As you may know, MTC has put an offer out to a vote. This is the same offer that was overwhelmingly rejected by members only a few weeks ago.
It is worth considering (and appreciating) how far we’ve come. MTC’s very first offer, which was tabled in the middle of last year, was a measly two per cent. This was bumped up to 2.5 per cent, and then to 3.25 per cent, 3.15 per cent and three per cent in the first, second and third years respectively – but only after members participated in the second stoppage. The only reason that current offer is above 2.5 per cent is because union members fought for a higher wage increase.
It is true that MTC did not offer more after the third stoppage. However, this does not mean there is no more money. MTC has consistently said there is ‘no more money’, yet it has miraculously managed to find more funds when put under pressure.
The union is recommending that all members vote NO to the current offer. Members have participated in three stoppages now, and have been involved in one of the biggest industrial action campaigns in our union’s recent history. We have not come this far to accept a sub-par offer from MTC. To be clear, a ‘no’ vote does not mean that our next step after the vote will be further industrial action. What a ‘no’ vote will do is force MTC back to the table. A ‘no’ vote may also mean that discussions are resumed with a new government in charge – one that is less sympathetic towards MTC than the current government. If MTC refuse to come to the table, then the union will seek the assistance of the Fair Work Commission in resolving the dispute over wages.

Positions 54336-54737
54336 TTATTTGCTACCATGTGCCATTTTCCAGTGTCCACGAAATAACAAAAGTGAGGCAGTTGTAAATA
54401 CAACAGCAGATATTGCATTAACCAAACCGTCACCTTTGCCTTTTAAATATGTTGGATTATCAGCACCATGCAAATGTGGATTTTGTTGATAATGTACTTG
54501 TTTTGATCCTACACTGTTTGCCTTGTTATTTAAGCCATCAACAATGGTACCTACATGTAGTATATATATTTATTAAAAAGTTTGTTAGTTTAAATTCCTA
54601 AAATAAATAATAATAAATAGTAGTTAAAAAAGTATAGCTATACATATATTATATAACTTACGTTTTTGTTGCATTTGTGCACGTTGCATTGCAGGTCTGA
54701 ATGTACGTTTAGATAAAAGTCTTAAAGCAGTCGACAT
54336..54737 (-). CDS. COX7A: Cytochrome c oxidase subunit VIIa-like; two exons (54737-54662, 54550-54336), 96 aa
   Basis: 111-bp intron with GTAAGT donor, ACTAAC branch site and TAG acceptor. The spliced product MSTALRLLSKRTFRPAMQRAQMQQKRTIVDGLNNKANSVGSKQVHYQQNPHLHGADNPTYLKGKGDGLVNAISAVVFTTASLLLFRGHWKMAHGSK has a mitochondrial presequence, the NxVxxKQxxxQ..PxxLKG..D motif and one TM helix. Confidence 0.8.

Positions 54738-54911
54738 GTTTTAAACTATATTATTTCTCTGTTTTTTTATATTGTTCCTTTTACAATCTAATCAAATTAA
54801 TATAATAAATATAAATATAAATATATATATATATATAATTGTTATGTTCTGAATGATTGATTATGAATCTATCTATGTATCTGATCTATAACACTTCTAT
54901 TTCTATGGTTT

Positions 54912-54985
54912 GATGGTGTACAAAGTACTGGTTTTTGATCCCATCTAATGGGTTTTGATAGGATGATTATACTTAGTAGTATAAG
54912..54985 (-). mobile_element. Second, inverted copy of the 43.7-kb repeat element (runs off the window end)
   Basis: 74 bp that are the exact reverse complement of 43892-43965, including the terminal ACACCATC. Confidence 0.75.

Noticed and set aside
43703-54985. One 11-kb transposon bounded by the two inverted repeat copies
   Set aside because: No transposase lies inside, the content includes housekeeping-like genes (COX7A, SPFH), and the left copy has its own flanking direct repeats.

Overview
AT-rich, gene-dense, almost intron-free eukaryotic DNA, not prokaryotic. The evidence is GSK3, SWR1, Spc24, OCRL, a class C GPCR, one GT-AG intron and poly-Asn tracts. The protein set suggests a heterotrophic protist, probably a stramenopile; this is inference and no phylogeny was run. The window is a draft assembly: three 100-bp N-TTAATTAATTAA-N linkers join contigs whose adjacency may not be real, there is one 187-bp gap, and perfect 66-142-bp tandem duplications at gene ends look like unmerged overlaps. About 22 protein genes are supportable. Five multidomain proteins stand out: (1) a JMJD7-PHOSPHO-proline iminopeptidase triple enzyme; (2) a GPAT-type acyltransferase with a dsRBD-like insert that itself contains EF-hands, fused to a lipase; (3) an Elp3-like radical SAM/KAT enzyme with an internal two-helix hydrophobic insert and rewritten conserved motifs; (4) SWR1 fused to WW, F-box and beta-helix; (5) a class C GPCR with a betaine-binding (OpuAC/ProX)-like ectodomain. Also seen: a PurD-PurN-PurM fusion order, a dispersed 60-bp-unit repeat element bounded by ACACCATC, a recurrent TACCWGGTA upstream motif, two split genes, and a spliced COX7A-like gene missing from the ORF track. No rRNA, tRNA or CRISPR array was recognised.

As always, however, the union is interested in knowing how members feel about the offer and it being put to out a vote despite having been previously rejected. If you can complete our survey, that would be great. You will find the survey HERE. All union surveys are anonymous, which is why we don’t request that members include their name and contact details when completing them.
The union will continue to run a ‘no’ campaign, as was requested by members in the last survey. We will be in touch regularly over the coming week and a half, so keep an eye out for communications. In the meantime, if you have any questions, please contact Mark Ward, Brian Kirk, Kim Villanti or Jess Epps.